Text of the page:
Sui generis: Our Review of ‘Los Olvidados’

Posted in Movies, Retrospective, Theatrical by - March 14, 2019
Sui generis: Our Review of ‘Los Olvidados’

“Luis Buñuel does neo realism”. That’s a succinct, albeit a reductive way, to summarize Los Olvidados, which is a Spanish auteur’s Mexican masterpiece. Yes, he’s working within the confines of that a genre that both has its fans and detractors. Despite that, he still gets to insert his surrealist self. Surrealism, surprisingly, fits well in depicting a country with its own folkloric beliefs, it dreams and nightmares. There’s cautiousness in watching a movie like this now. Buñuel shares a language with Mexico but not a culture. But he portrays the latter respectfully and with nuance, as visiting artists should.

In making Los Olvidados, he puts contentious figures in its centre. One of them is Jaibo (Roberto Cobo), who takes advantage of everyone around him. That includes Don Carmelo (Miguel Inclan), a blind busker. Other characters revolve around them, including Pedro (Alfonso Mejia). At thirteen, he wants to get his life together but can’t because of a secret he and Jaibo share. It’s important to note that generations before Roma, Los Olvidados depicted mestizo or Indigenous characters. People whose families had to move to Mexico City for a better life. It shows these characters yearning for improvement despite their tendencies for self-sabotage.

Los Olvidados shows characters who have lived full but sad lives before they turn 12. And it does a lot of things right that contemporary movies about poor children and teenagers get wrong. It shows their interior lives and their guilt complexes. That they’re capable of hurting people as much as others hurt them. It also shows the society they live in. The parents of these young people who show their love in unique if not destructive ways. There are systems at play here, both official and otherwise, who seek justice for people that society forget. That sense of justice aims for fairness but it can have a brutal streak.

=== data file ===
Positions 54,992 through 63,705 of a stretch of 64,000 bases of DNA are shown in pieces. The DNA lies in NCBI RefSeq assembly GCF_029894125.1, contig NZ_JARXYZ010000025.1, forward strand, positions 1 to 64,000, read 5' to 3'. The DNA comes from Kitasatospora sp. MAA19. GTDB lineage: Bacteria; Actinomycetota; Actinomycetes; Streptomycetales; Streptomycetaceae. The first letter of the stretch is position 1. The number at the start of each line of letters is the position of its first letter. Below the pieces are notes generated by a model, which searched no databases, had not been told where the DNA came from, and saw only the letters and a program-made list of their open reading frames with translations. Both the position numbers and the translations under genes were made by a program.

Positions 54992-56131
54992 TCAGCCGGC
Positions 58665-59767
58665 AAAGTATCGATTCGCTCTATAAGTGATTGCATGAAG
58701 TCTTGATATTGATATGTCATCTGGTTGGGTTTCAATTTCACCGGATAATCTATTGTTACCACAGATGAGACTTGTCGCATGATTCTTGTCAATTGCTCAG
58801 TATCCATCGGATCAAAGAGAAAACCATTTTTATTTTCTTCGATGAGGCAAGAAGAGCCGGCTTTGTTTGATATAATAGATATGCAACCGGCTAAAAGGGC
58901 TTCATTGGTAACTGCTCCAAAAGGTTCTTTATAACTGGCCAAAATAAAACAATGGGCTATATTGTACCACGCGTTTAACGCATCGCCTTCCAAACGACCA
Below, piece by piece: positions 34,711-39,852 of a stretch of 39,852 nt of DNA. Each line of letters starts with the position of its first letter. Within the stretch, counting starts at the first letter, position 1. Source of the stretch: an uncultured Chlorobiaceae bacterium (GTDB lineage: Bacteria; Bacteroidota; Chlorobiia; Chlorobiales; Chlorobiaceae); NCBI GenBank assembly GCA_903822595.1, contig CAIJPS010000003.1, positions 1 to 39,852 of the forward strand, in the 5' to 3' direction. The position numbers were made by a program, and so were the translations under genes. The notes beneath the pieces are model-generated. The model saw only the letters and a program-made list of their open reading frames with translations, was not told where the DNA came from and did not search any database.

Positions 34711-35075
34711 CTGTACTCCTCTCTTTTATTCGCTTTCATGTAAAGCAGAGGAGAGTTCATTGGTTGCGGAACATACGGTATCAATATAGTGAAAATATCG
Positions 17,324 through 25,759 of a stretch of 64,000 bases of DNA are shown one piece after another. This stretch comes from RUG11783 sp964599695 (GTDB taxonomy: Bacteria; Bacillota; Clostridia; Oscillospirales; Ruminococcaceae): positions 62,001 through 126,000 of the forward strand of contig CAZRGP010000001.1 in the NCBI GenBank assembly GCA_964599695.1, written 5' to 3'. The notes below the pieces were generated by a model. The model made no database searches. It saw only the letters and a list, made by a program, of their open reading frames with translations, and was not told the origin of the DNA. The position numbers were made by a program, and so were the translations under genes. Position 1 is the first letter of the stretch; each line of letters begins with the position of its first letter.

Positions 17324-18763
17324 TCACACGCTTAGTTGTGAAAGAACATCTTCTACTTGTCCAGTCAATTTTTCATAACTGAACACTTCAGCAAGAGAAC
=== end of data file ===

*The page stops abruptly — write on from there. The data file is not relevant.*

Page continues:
Los Olvidados is honest but it doesn’t have the tendencies that some neo realist films have. Sometimes those films stick to the characters family dynamics way too long. They therefore blame families for not properly raising their poor children. There’s a detour here when Pedro finds himself in a farm for juvenile delinquents. His mother Marta (Estela Inda) sends him there. She does so despite knowing that he hasn’t done anything to deserve being in that program. Running that farm is a principal, the nicest person in Pedro’s life. But even that man’s technique of spoiling children can backfire. There’s a balance here that Buñuel attains in depicting realistic characters.

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While Paolo Kagaoan is not taking long walks in shrubbed areas, he occasionally watches movies and write about them. His credentials are as follows: he has a double major in English and Art History. This means that, for example, he will gush at the art direction in the Amityville house and will want to live there, which is a terrible idea because that house has ghosts. Follow him @paolokagaoan on Instagram but not while you're working.
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